CONCLUSIONS

The results of this study provide evidence that several CTP parameters are independent predictors of functional outcome in patients with AIS and have potential to identify those patients most likely to benefit from reperfusion therapy in the treatment of AIS.

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Peter Kan, Visish M. Srinivasan, Nnenna Mbabuike, Rabih G. Tawk, Vin Shen Ban, Babu G. Welch, Maxim Mokin, Bartley D. Mitchell, Ajit Puri, Mandy J. Binning, and Edward Duckworth

The Pipeline Embolization Device (PED) was approved for the treatment of intracranial aneurysms from the petrous to the superior hypophyseal segment of the internal carotid artery. However, since its approval, its use for treatment of intracranial aneurysms in other locations and non-sidewall aneurysms has grown tremendously. The authors report on a cohort of 15 patients with 16 cerebral aneurysms that incorporated an end vessel with no significant distal collaterals, which were treated with the PED. The cohort includes 7 posterior communicating artery aneurysms, 5 ophthalmic artery aneurysms, 1 superior cerebellar artery aneurysm, 1 anterior inferior cerebellar artery aneurysm, and 2 middle cerebral artery aneurysms. None of the aneurysms achieved significant occlusion at the last follow-up evaluation (mean 24 months). Based on these observations, the authors do not recommend the use of flow diverters for the treatment of this subset of cerebral aneurysms.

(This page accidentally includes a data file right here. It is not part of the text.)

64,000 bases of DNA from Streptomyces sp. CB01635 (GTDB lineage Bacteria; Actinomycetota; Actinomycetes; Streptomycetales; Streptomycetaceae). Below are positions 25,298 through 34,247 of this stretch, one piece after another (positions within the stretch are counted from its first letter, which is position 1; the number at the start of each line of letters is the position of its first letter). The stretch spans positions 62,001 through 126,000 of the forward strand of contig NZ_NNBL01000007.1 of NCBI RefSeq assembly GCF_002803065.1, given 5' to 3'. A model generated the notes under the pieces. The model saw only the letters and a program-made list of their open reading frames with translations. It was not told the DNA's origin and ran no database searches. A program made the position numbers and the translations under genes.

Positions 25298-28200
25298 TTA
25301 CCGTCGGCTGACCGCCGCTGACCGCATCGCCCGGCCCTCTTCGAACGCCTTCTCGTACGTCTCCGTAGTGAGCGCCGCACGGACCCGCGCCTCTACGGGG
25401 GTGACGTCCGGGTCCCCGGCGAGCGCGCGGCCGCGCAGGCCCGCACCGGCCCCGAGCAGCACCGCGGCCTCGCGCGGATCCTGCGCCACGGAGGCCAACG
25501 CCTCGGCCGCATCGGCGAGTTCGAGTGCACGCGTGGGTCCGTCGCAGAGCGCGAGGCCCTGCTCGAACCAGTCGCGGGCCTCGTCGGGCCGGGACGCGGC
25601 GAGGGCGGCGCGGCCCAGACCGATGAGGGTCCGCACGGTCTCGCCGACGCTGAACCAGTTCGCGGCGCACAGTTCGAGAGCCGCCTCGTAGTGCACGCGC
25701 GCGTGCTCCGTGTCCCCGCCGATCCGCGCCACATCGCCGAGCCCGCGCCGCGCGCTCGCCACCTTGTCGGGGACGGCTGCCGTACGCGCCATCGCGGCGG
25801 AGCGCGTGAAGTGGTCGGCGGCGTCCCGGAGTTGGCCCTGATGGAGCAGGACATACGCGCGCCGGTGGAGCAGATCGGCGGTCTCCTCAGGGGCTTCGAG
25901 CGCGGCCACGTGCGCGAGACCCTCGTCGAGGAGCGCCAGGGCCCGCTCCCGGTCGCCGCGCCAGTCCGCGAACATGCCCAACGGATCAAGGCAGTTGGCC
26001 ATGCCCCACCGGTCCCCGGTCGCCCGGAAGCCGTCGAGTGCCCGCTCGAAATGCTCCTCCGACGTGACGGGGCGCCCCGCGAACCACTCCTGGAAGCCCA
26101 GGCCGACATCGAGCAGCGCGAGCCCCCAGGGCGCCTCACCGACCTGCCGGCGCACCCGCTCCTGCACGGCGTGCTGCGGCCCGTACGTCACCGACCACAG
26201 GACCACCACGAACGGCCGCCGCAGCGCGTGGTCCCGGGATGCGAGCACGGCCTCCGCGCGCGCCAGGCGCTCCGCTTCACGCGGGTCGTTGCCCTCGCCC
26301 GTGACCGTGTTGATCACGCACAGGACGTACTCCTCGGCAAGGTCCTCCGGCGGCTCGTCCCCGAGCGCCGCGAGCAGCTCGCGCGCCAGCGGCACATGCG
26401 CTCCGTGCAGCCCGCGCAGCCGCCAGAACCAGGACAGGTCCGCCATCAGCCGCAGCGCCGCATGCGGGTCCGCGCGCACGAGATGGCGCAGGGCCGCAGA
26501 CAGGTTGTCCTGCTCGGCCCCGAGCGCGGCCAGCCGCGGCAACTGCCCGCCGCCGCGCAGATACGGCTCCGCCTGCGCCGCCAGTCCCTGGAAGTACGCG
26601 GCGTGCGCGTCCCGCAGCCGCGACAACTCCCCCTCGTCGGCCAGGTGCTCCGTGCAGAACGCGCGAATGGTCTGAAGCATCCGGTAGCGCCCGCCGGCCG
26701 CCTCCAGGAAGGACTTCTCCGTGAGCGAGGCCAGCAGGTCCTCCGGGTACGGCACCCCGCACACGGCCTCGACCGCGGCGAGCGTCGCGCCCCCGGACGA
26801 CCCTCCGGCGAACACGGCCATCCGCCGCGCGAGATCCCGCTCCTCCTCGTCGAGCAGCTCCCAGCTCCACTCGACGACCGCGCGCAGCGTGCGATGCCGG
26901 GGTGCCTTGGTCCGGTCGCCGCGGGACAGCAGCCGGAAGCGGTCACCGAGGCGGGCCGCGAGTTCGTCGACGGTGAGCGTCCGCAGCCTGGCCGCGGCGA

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J Mocco, Rabih G. Tawk, Babak S. Jahromi, Rodney M. Samuelson, Adnan H. Siddiqui, L. Nelson Hopkins, and Elad I. Levy

Object

Endovascular treatment of acute thromboembolic stroke is a rapidly developing field that appears to hold great promise. Young patients may be particularly suited to benefit from endovascular acute stroke therapy. The authors sought to identify outcomes in young patients with thromboembolic stroke who underwent endovascular intervention.

Methods

The authors retrospectively reviewed a prospectively collected endovascular intervention registry of patients with ischemic strokes treated at a single large-volume institution between December 2000 and June 2007 to identify patients 18–35 years of age who were treated for thromboembolic stroke. Data are presented as the mean ± standard deviation unless otherwise noted.

Results

Seven young patients underwent 8 consecutive endovascular interventions for thromboembolic stroke (mean age 26 ± 6 years; 5 women). The National Institutes of Health Stroke Scale score at presentation was 13 ± 4.3 (median 13). All patients presented within 6 hours of symptom onset. Revascularization was attempted with mechanical thrombectomy/disruption, intraarterial thrombolysis, and/or angioplasty, with or without stent placement.

The modified Rankin Scale (mRS) score at discharge was 2.2 ± 1.5 (median 1.5), with 5 patients (62.5%) achieving independence at discharge (mRS Score 0–2). There were no deaths. Hospital length of stay was 6.5 ± 3.7 days (4.4 ± 1.5 days for patients with an mRS score of 0–2; 10 ± 3.6 days for patients with an mRS score of 4). All patients became independent and had reached an mRS score of ≤ 2 at last follow-up evaluation (29 ± 25 months).

Conclusions